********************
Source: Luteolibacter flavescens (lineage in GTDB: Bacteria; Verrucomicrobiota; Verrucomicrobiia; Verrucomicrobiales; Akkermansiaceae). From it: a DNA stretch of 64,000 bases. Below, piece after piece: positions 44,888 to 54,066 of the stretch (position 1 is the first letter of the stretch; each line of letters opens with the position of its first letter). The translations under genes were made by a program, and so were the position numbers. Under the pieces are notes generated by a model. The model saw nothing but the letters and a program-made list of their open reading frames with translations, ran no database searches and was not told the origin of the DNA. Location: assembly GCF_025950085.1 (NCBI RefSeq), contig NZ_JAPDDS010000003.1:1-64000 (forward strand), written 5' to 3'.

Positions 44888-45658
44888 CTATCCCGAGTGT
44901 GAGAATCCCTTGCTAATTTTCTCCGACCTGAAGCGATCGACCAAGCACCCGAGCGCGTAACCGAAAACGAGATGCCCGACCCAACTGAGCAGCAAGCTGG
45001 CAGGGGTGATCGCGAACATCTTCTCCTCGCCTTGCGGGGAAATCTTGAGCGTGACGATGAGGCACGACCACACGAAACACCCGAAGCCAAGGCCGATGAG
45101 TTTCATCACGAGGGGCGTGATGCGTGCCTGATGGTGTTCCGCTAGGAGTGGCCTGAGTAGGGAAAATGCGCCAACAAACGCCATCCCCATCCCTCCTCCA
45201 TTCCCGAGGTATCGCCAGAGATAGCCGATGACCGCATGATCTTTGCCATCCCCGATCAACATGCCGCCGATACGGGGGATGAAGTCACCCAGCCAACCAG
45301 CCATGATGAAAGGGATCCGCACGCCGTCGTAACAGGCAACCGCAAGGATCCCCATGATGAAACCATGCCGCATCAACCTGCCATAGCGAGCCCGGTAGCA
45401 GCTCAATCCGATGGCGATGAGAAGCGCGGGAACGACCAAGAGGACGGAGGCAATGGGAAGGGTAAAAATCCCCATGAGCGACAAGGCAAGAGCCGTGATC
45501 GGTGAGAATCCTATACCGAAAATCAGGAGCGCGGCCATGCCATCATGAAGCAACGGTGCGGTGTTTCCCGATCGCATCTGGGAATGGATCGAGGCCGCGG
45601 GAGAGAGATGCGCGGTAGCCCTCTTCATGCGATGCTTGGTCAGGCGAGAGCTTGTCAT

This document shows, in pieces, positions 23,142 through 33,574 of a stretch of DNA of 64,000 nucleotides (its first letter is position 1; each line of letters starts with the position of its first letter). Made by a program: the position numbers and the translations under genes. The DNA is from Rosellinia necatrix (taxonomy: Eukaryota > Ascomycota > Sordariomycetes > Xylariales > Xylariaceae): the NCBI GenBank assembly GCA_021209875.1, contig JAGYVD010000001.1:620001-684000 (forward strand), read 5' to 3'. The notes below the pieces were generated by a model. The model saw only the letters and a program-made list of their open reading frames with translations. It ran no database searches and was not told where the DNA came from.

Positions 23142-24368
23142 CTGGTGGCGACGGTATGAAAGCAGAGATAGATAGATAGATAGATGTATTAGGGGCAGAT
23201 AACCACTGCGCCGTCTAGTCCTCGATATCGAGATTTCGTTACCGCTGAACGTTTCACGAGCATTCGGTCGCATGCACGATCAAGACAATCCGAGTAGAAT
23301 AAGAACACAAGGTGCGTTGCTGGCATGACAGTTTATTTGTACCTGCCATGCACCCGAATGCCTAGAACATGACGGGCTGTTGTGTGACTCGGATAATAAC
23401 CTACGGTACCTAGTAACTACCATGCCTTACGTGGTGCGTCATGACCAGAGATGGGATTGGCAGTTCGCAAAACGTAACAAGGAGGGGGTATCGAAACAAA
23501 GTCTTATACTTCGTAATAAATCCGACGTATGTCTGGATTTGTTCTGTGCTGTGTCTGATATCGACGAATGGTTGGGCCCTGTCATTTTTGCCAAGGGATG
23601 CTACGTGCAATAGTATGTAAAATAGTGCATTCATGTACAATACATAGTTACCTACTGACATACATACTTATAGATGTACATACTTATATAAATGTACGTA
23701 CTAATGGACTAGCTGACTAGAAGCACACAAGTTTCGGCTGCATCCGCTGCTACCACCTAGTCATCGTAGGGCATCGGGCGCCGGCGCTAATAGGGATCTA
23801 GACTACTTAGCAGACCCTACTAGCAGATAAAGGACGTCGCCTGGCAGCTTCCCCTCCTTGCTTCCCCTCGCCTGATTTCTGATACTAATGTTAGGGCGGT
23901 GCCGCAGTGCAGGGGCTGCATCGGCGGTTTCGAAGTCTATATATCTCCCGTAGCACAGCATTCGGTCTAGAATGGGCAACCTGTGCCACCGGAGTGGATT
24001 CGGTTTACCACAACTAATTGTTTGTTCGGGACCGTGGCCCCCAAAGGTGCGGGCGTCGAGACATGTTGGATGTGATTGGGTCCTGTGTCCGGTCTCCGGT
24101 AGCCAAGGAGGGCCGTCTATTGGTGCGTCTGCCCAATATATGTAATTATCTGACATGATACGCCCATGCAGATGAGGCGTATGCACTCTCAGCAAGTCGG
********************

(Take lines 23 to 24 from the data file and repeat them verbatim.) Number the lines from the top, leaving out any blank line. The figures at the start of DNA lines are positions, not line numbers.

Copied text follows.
24001 CGGTTTACCACAACTAATTGTTTGTTCGGGACCGTGGCCCCCAAAGGTGCGGGCGTCGAGACATGTTGGATGTGATTGGGTCCTGTGTCCGGTCTCCGGT
24101 AGCCAAGGAGGGCCGTCTATTGGTGCGTCTGCCCAATATATGTAATTATCTGACATGATACGCCCATGCAGATGAGGCGTATGCACTCTCAGCAAGTCGG